Airbnb Takes Off In Small Towns

By: 
Judy Kramer
County Reporter
Cheryl Groves, of Warsaw, has a talent for hospitality, and has put it to use by offering visitors to the area a comfortable place to stay while in town. She and husband, Don Groves, have a spacious lodge at their home that has a separate entrance and is perfect for paying guests. Cheryl  had wanted to run a bed and breakfast, but her daughter told her about the popularity of Airbnbs, and helped her start this type of temporary lodging business in the summer of 2016.
“I had to interview with Airbnb officials and find out the guidelines” said Cheryl. “Approval took about a week and a business account was set up at my bank for all Airbnb transactions. I had to tell what kind of space I had and submit pictures for the website. There are 12 pictures of our lodge online, including the bedroom, bath, and back yard. Visitors have access to the lanai, barbecue grill and fire pit, and there is a dog pen if they have pets. I serve breakfast outside in spring and summer, and in the house during cold weather.”
Cheryl has hosted 35 guests since she opened her home as an Airbnb. Guest ratings have been so positive that she is considered a five-star hostess by her company. She prepares an elaborate cupcake for guests on their birthdays, and all are welcomed with a basket of fruit and fresh-baked chocolate cookies when they arrive. There is wine and cheese available, and she cooks a variety of foods for breakfast. Cheryl went to local businesses to gather maps of the area, as well as restaurant menus and brochures of local tourist sites for her guests.
The idea for Airbnbs began in 2007 when roommates Brian Chesky and Joe Gebbia could not afford the rent for their loft apartment in San Francisco. They came up with the idea of putting an air mattress in their living room and turning it into a bed and breakfast.  In 2008 Nathan Blecharczyk joined the roommates as the Chief Technology Officer and the third co-founder of the new venture called AirBed & Breakfast. They put together a website. Then, they were approached by other companies which provided them with training, and money for a small interest in the company. By March 2009, the company name was changed to Airbnb.com and the site expanded to 10,000 users and 2,500 listings. Listings varied from entire homes and apartments, private rooms, castles, boats, manors, tree houses, teepees, igloos, private islands and other properties.
 Airbnb.com is now operating internationally, but is also seeing a spike in business in U.S. rural areas. A USA Today article from June 2017 reported that 3.3 million guest arrivals occurred at rural listings in the U. S. over the last year, an increase of 138 percent over the year before. According to Airbnb’s research, there are more Airbnb hosts than corporate hotel chains in many rural communities in the U.S.  The states with the fastest year-over-year growth are Oklahoma, Illinois, Arkansas, Missouri and Alabama. This research also reveals that many of the most popular rural destinations are near national and state parks or places that play host to youth sports tournaments. The Airbnb platform is that this form of temporary rentals is supporting the middle class, and brings tourism to places that haven’t benefited from it before.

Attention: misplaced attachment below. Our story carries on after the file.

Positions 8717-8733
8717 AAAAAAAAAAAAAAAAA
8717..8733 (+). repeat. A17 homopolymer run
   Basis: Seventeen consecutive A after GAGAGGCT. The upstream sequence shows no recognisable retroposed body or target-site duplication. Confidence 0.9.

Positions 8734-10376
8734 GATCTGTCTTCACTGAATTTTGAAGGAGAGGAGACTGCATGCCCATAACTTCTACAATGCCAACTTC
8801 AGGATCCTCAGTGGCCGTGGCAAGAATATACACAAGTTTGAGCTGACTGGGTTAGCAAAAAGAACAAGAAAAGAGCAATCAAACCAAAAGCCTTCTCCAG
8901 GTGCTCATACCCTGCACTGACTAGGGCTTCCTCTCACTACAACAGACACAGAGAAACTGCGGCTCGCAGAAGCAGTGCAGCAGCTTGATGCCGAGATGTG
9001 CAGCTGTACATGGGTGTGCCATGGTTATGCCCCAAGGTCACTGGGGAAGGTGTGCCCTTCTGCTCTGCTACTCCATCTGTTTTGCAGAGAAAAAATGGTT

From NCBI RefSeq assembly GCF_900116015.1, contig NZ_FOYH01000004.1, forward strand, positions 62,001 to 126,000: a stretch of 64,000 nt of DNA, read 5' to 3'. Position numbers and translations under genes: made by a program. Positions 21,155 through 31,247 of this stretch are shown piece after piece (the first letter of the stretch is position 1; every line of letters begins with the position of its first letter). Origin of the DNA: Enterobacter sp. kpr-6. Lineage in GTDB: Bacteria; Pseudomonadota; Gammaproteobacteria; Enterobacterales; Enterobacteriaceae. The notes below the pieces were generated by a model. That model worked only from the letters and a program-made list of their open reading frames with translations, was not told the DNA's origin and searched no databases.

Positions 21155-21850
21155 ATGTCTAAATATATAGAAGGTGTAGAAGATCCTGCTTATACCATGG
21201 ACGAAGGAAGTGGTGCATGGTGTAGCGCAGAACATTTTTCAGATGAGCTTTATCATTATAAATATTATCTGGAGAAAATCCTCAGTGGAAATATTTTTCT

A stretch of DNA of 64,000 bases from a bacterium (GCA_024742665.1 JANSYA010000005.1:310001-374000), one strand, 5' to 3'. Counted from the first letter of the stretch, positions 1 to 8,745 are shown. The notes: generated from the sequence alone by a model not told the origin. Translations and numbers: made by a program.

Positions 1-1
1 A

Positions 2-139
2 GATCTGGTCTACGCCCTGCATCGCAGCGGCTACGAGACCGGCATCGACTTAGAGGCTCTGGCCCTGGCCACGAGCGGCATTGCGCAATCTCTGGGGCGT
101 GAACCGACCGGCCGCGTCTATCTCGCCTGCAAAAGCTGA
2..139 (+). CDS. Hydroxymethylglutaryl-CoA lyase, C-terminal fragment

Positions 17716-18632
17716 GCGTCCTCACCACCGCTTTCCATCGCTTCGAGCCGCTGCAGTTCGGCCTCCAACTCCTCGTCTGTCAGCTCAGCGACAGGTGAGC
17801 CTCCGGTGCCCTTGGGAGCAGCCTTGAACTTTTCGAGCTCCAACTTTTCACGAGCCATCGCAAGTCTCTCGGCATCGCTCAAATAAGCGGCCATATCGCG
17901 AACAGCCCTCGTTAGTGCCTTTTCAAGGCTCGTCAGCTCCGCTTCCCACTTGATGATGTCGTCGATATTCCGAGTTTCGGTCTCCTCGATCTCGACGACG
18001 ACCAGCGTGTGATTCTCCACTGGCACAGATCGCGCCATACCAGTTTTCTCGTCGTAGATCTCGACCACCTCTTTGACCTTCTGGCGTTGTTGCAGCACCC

Airbnb.com provides security to hosts and guests by verifying personal profiles and listings. Every Airbnb reservation is scored for risk before it’s confirmed;  running hosts and guests against regulatory, terrorist, and sanctions watch lists, as well as background checks for those in the U.S.  Hosts can also request free carbon monoxide and smoke detectors for their homes. There is a messaging system allowing guests or hosts to get to know each other and ask questions before committing to a stay.
“My mother came from Hawaii to visit my family last summer, and stayed at Cheryl Groves’ Airbnb,” said Jodi Orton, of Warsaw. “She was only a short distance from our farm and was able to visit us often.  Cheryl spoiled my mother. The lodge was like living in a log cabin, and Cheryl opened up her home to her. It was a quiet place which is what my mother is used to in Hawaii. She was wonderful with my kids coming around to visit. I would absolutely recommend Cheryl’s Airbnb.  She and Don are business people who take pride in their community.”
Other guests at Cheryl’s Airbnb included a young lady who had an exhibit at the State Fair and stayed 11 nights, and a couple with a baby who stayed a couple of days just before Christmas.
Cheryl Groves said her lodgers are not required to pay local or state taxes, making their stays cheaper than in traditional hotels, which makes Airbnbs more attractive.  Some members of the hotel industry have been trying to lobby for commonsense regulations that level the playing field between the two types of lodging industries. An April 2017 New York Times article stated the American Hotel and Lodging Association planned to lobby politicians and state attorneys general to “reduce the number of Airbnb hosts, funding studies to show Airbnb is filled with people who are quietly running hotels out of residential buildings and highlighting how Airbnb hosts do not collect hotel taxes and are not subject to the same safety and security regulations that hotel operators must follow.”
The Association claimed legal and regulatory victories during 2016 in Chicago, San Francisco and Los Angeles, as well as in states like Virginia, Tennessee and Utah.
More information about Airbnbs is available at the company’s website airbnb.com.
 

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